(a) The Domain Names were registered in 2005, two years after the Complainant obtained their first trade mark registration for the GAMING CLUB mark;
(b) To the best of the Complainant's knowledge, the Respondent does not hold any trade mark or service mark rights to the Domain Names, and there is no evidence that the Respondent has been commonly known by the Domain Names;
(c) The Complainant has not given a license or any other permission, express or implied, from to the Respondent to use the Complainant's trade marks;
(d) The Domain Names are not the only way by which the Respondent can describe its business, and the Respondent could have used any number of other words in its Domain Names; and
(e) The Respondent has made use of the Domain Names to point to a website providing information about casino and gaming services, and through this website gaming and entertainment products can be accessed which compete with those of the Complainant.
Paragraph 2.1 of the WIPO Overview of WIPO Panel Views on Selected UDRP Questions states that once a complainant makes a prima facie case in respect of the lack of rights or legitimate interests of the respondent, the respondent carries the burden of demonstrating it has rights or legitimate interests in the disputed domain name. Where the respondent fails to do so, a complainant is deemed to have satisfied paragraph 4(a)(ii) of the Policy.
The Respondent has failed to submit any evidence to demonstrate that it owns any trade or service marks corresponding to the Domain Names, nor is there any evidence that the Respondent has been commonly known by the Domain Names. Thus, the only basis available by which the Panel may assess the Respondent's rights (or lack thereof) in the Domain Names is the Respondent's use of the Domain Names.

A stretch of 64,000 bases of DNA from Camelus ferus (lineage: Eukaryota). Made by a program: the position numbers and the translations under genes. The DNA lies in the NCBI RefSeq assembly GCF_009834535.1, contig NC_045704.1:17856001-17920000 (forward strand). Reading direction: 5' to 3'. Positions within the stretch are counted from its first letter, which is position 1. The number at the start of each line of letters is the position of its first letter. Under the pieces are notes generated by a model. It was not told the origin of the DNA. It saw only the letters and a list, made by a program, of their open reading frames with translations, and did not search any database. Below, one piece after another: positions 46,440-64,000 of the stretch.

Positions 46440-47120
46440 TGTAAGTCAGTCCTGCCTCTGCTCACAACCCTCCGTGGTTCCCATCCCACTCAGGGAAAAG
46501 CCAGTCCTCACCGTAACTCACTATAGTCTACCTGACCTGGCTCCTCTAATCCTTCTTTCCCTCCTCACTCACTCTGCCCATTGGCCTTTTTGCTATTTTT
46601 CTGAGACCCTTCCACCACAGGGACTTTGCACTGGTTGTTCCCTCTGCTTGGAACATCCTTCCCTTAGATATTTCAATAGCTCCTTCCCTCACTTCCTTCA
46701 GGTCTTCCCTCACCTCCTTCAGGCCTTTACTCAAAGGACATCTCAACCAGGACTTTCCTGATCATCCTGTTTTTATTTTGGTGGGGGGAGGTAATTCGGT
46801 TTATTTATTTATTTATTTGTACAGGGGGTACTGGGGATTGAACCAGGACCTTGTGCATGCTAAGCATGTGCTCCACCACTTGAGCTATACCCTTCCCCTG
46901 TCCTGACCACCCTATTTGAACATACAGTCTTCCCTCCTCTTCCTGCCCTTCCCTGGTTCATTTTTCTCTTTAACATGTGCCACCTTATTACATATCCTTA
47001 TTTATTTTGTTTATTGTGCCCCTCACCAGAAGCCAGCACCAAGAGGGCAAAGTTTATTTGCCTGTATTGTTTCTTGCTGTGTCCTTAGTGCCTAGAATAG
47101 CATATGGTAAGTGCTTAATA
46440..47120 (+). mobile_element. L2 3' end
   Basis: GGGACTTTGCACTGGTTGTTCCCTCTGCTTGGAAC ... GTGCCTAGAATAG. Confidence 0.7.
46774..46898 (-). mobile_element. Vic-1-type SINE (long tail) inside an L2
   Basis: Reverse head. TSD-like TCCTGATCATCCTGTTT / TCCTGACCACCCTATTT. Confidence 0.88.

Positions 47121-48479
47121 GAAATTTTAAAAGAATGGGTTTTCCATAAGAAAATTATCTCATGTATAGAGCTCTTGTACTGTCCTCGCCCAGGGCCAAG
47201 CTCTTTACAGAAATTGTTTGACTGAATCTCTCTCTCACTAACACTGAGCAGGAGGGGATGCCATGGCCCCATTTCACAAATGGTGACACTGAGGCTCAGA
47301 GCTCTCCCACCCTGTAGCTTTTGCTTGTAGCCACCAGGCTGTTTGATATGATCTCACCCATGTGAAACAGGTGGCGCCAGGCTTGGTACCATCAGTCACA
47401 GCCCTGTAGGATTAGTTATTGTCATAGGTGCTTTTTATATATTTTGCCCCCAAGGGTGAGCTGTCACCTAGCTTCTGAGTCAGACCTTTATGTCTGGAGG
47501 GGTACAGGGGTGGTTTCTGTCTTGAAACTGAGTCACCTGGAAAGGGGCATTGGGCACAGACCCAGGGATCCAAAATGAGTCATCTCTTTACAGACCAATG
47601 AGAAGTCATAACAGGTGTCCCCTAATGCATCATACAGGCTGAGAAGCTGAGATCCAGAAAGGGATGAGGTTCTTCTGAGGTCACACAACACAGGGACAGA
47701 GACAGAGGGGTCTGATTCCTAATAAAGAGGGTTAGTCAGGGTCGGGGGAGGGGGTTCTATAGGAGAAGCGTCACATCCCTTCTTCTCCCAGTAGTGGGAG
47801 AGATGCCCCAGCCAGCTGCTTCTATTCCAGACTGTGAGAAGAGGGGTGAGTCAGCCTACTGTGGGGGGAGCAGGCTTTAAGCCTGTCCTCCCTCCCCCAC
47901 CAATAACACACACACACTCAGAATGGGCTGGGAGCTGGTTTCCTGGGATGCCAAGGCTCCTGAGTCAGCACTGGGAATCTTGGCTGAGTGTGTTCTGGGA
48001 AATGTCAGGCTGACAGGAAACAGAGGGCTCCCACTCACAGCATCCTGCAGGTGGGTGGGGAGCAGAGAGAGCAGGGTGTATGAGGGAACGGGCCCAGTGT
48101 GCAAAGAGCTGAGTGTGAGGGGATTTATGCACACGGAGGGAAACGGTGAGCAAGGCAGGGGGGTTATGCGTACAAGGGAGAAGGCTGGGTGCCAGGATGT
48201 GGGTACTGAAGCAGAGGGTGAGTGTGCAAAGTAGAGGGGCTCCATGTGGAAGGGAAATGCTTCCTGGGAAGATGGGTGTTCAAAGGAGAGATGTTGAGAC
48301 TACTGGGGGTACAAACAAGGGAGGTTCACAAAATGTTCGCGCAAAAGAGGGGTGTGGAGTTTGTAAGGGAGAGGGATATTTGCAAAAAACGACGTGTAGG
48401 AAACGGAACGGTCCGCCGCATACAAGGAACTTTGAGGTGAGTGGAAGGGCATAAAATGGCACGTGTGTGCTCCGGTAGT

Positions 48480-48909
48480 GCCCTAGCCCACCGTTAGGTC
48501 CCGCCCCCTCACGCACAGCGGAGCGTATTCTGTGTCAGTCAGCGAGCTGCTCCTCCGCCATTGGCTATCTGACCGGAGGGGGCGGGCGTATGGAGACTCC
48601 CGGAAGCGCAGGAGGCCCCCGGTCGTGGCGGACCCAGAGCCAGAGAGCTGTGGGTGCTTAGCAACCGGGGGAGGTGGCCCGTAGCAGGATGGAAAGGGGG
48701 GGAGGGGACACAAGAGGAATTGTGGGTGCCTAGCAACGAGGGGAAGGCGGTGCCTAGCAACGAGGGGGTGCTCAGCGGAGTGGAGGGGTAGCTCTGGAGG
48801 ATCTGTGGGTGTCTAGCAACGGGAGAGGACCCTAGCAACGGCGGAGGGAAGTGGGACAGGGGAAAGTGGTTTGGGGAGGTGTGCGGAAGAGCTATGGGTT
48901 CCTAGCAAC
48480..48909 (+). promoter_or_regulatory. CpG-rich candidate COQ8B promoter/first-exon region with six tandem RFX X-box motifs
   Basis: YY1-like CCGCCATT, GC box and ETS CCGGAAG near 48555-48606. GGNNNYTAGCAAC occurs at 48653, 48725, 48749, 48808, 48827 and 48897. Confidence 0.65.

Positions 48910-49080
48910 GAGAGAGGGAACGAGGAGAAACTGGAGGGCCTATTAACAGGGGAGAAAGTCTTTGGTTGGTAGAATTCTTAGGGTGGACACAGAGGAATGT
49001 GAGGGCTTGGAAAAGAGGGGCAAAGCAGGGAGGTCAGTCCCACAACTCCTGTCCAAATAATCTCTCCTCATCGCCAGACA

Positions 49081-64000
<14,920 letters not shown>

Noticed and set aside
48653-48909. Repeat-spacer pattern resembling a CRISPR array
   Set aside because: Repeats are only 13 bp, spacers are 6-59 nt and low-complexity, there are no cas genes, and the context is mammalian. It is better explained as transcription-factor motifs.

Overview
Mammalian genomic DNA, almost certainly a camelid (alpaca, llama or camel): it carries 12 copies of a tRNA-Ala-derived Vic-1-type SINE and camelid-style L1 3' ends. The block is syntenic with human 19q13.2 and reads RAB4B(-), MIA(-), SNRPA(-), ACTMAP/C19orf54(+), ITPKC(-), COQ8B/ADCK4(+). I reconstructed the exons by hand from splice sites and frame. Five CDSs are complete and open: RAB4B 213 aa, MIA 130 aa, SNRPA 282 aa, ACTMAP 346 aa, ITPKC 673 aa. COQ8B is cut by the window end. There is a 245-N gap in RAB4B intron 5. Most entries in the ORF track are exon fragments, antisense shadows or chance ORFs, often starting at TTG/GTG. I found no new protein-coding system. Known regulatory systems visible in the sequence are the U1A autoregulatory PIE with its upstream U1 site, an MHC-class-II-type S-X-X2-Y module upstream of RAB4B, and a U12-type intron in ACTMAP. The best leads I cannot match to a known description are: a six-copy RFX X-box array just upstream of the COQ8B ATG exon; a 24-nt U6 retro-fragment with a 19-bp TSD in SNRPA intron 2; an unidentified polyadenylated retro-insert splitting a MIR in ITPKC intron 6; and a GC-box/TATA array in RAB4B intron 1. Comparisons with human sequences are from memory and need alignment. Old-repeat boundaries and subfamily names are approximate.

The use of a domain name for the purpose of collecting referral fees from sponsored advertising has been consistently held in the appropriate circumstances not to be a legitimate offering of goods or services (see for example, PRL USA Holdings, Inc. v. LucasCobb, WIPO Case No. D2006-0162). Based on the evidence submitted by the Complainant and particularly given the fact that the website offers sponsored advertising links to products which compete with and/or relate to the Complainant's products, the Panel accepts that the Respondent's use of the Domain Names is not genuine. Furthermore, the Panel considers that the Respondent is making unfair use of the Domain Names for commercial gain, by diverting consumers from the Complainant and/or its licensees, or misleading customers into wrongly assuming an association between the Complainant and the Respondent.
The Panel is satisfied that the Complainant has made out a prima facie case in respect of the lack of rights or legitimate interests of the Respondent, and accordingly the Complainant has satisfied paragraph 4(a)(ii) of the Policy.